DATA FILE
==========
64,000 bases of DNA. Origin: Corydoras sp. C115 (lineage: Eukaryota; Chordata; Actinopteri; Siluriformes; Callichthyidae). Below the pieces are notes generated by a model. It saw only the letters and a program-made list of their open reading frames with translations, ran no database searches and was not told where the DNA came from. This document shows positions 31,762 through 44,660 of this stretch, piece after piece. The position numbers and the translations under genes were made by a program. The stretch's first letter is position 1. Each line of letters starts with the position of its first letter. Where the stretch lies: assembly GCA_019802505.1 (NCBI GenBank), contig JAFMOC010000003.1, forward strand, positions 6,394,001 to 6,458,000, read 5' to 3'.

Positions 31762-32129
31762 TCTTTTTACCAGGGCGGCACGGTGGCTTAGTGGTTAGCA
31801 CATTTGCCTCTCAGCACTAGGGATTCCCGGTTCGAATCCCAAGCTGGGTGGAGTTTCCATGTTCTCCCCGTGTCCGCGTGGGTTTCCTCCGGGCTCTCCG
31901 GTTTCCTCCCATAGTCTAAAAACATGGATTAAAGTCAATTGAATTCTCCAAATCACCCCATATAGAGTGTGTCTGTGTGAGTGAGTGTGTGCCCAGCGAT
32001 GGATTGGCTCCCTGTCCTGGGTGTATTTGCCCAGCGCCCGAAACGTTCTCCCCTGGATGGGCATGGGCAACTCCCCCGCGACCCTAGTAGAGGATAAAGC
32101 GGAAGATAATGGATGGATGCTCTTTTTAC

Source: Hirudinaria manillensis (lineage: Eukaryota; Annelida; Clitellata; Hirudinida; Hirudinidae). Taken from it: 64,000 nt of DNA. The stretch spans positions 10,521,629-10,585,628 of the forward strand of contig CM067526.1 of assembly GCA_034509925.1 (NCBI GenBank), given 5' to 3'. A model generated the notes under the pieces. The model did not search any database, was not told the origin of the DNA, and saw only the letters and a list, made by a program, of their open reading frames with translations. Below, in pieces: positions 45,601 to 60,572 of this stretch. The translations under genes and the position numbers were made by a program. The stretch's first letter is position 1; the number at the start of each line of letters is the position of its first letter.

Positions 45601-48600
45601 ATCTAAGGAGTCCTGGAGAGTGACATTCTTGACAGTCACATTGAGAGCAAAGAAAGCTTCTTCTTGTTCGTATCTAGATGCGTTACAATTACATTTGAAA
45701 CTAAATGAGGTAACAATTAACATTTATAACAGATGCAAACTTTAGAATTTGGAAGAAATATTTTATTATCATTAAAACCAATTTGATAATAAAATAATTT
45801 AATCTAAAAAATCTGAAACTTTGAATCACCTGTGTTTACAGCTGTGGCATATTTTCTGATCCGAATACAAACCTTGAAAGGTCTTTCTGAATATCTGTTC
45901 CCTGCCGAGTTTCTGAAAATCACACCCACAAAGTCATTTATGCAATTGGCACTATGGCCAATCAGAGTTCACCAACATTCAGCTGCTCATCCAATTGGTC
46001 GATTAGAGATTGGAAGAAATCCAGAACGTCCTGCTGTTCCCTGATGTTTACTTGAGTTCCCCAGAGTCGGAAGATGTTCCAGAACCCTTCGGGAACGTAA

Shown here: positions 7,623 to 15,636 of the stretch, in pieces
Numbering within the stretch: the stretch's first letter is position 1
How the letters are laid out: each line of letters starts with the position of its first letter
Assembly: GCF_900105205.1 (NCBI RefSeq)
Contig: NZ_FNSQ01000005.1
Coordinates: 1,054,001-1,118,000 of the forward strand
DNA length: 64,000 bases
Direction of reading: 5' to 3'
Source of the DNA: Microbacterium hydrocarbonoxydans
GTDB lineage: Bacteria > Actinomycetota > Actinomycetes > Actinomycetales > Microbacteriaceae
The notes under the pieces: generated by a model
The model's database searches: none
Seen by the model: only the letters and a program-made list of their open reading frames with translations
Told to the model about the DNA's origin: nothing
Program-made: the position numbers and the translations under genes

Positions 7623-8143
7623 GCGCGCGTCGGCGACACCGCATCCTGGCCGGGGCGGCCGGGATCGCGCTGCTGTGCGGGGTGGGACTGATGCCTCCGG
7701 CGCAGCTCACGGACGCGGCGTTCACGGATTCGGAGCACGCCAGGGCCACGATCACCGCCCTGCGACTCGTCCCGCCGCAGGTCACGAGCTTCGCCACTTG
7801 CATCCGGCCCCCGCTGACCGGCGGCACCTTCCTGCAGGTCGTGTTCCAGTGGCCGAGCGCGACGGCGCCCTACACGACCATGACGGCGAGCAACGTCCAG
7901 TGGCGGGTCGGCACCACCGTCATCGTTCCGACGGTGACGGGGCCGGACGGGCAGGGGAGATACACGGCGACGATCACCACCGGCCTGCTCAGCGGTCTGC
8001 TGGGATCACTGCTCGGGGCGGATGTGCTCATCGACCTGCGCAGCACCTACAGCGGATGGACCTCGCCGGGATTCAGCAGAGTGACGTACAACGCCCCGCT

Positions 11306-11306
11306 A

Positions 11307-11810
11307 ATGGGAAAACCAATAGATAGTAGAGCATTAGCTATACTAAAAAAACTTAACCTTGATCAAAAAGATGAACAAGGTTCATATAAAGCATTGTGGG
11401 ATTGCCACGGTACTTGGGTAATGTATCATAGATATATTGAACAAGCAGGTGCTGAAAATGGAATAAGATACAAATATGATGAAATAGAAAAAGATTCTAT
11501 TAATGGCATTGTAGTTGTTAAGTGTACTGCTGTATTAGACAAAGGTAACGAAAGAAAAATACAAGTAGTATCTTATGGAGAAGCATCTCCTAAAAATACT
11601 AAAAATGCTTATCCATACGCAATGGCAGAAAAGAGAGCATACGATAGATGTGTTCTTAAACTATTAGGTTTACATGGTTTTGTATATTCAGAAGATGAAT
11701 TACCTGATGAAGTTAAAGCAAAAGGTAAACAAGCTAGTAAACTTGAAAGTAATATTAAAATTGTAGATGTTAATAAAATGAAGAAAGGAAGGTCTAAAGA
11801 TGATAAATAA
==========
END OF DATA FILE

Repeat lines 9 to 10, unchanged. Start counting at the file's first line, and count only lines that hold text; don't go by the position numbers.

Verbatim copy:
Positions 45601-48600
45601 ATCTAAGGAGTCCTGGAGAGTGACATTCTTGACAGTCACATTGAGAGCAAAGAAAGCTTCTTCTTGTTCGTATCTAGATGCGTTACAATTACATTTGAAA